Although the risk factors of lung cancer are well-documented, it remains the second-most common type of cancer in both men and women, not including skin cancer.
November is Lung Cancer Awareness Month, making it an opportune time to learn more about the disease and reducing your risk of developing it. Skin cancer notwithstanding, lung cancer is the second-most common form in both men (prostate cancer) and in women (breast cancer).
According to the American Cancer Society, approximately 80% of deaths from lung cancer are caused by smoking. More people die from lung cancer than from breast, prostate and colon cancers combined, with almost 14% of new cancer cases being in the lungs.
Who gets lung cancer?
While the risk is significantly greater for smokers, men overall have a 1 in 15 chance of developing lung cancer, whereas a woman’s risk is about 1 in 17.
Black men have a 20% greater chance of getting lung cancer than white men, while white women develop it at a 10% higher rate than black women. While the prognosis is very serious with lung cancer, it’s much brighter if caught in the early stages: More than 430,000 diagnosed with lung cancer are now cancer-free.
The risk factors for developing lung cancer include:
- Smoking: This is easily the No. 1 risk factor for lung cancer. The more cigarettes you smoke and the longer you’ve smoked, the higher your risk. Smoking menthol cigarettes may potentially increase the risk, due to the tobacco’s cooling effect on the throat – which allows the smoker to inhale more deeply.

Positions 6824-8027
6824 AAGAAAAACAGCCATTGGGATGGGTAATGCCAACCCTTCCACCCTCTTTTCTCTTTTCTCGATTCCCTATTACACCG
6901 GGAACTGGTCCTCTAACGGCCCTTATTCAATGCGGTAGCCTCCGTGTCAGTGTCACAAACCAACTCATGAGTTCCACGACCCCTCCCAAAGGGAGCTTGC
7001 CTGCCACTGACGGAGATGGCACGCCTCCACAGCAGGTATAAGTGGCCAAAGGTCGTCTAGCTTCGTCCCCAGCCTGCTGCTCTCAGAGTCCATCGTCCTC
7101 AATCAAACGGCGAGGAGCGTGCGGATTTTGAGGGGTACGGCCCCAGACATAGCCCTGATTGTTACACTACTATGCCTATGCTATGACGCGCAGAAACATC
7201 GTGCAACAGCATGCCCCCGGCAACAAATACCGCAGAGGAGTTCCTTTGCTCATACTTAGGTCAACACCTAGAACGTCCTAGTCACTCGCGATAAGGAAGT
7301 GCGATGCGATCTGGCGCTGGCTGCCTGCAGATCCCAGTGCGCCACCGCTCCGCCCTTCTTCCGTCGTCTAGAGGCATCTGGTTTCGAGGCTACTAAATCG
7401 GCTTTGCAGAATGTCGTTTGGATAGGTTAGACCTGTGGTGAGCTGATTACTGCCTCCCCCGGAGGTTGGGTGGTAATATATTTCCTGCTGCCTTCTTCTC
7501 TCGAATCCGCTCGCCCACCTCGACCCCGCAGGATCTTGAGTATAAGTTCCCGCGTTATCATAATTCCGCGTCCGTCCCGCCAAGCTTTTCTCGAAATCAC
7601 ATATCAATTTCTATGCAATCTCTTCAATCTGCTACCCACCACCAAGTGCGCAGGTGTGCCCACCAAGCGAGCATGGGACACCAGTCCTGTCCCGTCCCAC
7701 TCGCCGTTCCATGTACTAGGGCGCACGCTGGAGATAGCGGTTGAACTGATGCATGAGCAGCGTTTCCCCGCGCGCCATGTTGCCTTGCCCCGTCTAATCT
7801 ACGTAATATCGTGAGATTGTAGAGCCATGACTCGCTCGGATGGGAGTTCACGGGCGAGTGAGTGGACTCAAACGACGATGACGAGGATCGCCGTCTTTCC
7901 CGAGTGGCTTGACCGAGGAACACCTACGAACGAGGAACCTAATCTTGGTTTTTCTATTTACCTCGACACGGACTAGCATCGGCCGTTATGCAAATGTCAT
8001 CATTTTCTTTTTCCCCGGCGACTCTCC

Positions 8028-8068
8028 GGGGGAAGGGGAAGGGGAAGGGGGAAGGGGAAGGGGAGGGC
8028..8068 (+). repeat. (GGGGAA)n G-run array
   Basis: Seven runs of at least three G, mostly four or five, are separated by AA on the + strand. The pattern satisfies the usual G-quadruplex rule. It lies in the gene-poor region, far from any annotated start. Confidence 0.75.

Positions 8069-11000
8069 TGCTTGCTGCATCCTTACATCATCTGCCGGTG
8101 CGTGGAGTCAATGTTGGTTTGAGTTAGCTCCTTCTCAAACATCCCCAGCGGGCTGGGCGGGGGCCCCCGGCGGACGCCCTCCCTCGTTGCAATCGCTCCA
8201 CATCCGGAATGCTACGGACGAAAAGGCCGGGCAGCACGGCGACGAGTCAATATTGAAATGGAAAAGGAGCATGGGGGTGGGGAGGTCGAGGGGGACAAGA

- Race: As mentioned above, black men and white women get lung cancer at higher rates than others.
- Age: Because it often forms gradually, the average age of a person diagnosed with lung cancer is 70.
- Exposure to radon: This colorless, scentless, radioactive and invisible gas is produced by the breakdown of uranium. It is the second-leading cause of lung cancer, behind smoking. Although it can be found outdoors, it is more highly concentrated indoors, particularly in basements.
- Asbestos exposure: Those who work on jobsites such as mills, textile plants, mines, shipyards and places using insulation are several times more likely to get lung cancer than those who do not work in these environments.
If you have some of these risk factors, speak to your doctor about whether getting a CT lung screening may be appropriate.
Southeastern Ohio Regional Medical Center offers CT lung screenings throughout the year as part of its cancer services. These screenings – which can be part of an annual health checkup routine for those considered high-risk – are meant for past or current smokers, with results reviewed at the time of testing, which costs just $95. For more information, call 740-439-8930.